What I Learned From Using First Principles Like Elon Musk

What I Learned From Using First Principles Like Elon Musk

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Popularized by Elon Musk, creator of Tesla, Space X, and a living version of Iron Man, first principles is a radically different approach to solving nearly any problem.

Essentially, instead of trying to solve a problem by comparing it to another problem or solution, you can solve a problem by breaking it down to it’s first principle.

Here’s an explanation directly from the man himself:

First principles go waaaay back

Not only is it used in Physics, but it originates a lot in philosophy as a way of thinking and solving problems. As far as I can tell it originates back to Aristotle sometime when he was living between 384-322 BC.

Here’s what Aristotle has to say about it:

“In every systematic inquiry (methodos) where there are first principles, or causes, or elements, knowledge and science result from acquiring knowledge of these; for we think we know something just in case we acquire knowledge of the primary causes, the primary first principles, all the way to the elements.” – Aristotle

René Descartes the French philosopher, mathematician, and scientist used the method of doubt, now called Cartesian doubt, to systematically doubt everything he could possibly doubt, until he was left with what he saw as purely indubitable truths.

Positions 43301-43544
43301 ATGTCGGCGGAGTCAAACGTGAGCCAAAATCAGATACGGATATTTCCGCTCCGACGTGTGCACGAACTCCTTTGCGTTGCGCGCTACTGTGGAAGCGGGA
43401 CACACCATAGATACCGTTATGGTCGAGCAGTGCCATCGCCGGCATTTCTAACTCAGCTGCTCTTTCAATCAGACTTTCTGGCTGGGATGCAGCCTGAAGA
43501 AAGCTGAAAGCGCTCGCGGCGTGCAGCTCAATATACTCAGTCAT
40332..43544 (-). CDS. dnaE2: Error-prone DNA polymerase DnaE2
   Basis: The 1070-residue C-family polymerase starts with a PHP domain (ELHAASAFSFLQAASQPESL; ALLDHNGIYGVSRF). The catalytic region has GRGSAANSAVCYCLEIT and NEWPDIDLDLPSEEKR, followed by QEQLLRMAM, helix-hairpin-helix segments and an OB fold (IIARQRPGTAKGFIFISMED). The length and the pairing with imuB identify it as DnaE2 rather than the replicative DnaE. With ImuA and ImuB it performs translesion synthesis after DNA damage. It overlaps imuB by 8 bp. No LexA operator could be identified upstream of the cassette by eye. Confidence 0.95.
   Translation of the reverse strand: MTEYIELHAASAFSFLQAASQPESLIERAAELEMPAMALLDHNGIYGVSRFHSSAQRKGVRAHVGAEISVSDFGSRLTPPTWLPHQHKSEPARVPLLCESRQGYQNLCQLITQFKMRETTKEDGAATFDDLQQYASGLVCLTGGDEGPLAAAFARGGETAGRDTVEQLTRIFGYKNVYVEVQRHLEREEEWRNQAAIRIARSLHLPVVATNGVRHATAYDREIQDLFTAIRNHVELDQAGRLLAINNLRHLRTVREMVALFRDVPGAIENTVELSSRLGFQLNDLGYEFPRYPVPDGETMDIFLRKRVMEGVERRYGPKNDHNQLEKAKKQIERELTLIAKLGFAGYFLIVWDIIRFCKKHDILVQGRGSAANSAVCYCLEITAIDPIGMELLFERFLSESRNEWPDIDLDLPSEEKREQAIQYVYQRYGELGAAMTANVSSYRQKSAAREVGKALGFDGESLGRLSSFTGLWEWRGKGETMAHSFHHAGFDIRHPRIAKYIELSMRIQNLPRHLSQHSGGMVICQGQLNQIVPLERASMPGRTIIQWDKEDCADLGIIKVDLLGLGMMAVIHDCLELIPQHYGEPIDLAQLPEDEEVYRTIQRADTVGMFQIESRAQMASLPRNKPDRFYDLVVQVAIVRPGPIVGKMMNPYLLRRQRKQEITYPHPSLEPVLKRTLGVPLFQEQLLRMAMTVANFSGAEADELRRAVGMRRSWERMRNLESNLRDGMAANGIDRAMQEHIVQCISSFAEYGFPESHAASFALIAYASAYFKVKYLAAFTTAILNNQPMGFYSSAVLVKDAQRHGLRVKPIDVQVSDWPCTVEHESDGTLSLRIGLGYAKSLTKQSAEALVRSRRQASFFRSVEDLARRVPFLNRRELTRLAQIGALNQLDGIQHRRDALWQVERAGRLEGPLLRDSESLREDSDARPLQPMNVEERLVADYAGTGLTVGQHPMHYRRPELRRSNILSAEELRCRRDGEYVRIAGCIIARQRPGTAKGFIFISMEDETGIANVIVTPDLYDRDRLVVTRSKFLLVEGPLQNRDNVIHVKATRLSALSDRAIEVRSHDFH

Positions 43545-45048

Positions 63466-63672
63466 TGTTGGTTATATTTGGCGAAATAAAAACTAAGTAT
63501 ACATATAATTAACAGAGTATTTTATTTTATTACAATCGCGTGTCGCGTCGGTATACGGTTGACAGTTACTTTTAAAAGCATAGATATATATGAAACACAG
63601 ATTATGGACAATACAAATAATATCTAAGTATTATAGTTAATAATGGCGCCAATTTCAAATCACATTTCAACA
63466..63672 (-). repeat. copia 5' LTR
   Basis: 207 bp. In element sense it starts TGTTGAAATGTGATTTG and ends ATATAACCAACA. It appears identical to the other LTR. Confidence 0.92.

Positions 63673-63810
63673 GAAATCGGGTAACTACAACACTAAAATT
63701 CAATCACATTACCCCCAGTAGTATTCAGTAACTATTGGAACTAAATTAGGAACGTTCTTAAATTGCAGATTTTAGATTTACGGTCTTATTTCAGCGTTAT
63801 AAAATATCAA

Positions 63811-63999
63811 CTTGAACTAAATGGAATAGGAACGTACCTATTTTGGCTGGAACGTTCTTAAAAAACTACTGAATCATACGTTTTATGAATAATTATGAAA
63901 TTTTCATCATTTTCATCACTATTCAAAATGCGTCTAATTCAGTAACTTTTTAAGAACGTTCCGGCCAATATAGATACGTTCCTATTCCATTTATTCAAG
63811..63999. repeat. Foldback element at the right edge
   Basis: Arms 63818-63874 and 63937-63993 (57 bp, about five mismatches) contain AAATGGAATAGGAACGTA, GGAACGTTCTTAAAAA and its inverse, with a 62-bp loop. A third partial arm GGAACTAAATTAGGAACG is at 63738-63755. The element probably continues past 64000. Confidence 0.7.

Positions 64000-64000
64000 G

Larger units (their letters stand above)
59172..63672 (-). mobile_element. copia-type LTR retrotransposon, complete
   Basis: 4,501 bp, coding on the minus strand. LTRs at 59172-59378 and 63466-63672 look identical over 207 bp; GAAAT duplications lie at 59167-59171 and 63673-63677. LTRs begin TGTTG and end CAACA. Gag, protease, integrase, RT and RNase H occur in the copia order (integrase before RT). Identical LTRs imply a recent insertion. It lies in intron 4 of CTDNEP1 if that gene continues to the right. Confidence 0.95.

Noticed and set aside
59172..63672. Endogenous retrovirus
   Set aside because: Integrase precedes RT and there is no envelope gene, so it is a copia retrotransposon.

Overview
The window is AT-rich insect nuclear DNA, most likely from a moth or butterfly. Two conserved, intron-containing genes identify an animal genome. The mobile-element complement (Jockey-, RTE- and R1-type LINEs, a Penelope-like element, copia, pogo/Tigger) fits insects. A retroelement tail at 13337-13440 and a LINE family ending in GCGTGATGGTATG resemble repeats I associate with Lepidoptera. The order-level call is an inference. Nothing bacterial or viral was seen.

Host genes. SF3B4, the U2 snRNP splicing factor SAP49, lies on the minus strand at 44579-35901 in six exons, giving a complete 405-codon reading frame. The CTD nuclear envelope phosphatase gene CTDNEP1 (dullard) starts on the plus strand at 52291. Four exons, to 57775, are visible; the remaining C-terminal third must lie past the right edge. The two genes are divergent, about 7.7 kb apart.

“We must commence with the investigation of those first causes which are called Principles…It will accordingly be necessary thereafter to endeavor so to deduce from those principles the knowledge of the things that depend on them, as that there may be nothing in the whole series of deductions which is not perfectly manifest.”

It’s not too difficult to apply, but it can radically change your approach to solving problems.

Use first principles to solve any problem

The first principle approach can be used to solve almost any problem.

Elon Musk used it to build electric cars, rockets, and launch multiple successful businesses. But hey, we’re all not Elon Musk right?

Either way, you can still use first principles too.

A great example is from a podcast episode I recently discovered with Tim Ferris and Nick Kokonas (highly recommended).

Nick is the co-founder of several world-renowned restaurants such as Alinea which received the AAA Five Diamond Award, the highest level of recognition given by the AAA. He is also the founder and CEO of Tock, Inc, a reservations and CRM system for restaurants with more than 2.5M diners and clients in more than 20 countries.

Long story short, the guy is super successful in his own right.

Nick explains in the podcast interview that one day when he and his business partner Grant Achatz we’re designing their restaurant experience, they came across a problem with their tables.

They didn’t want to have the typical white table clothes everyone else had. In fact, he jokes, that the white table clothes at most fancy restaurants are there to hide the ugly tables underneath.

The problem was, you couldn’t put silverware on the table directly to stay within health code standards.

So, they asked how can this be done better?

So Nick, who is a big fan of philosophical thinking, used a first principle style approach to completely redesign the whole restaurant experience by breaking things down to their fundamentals.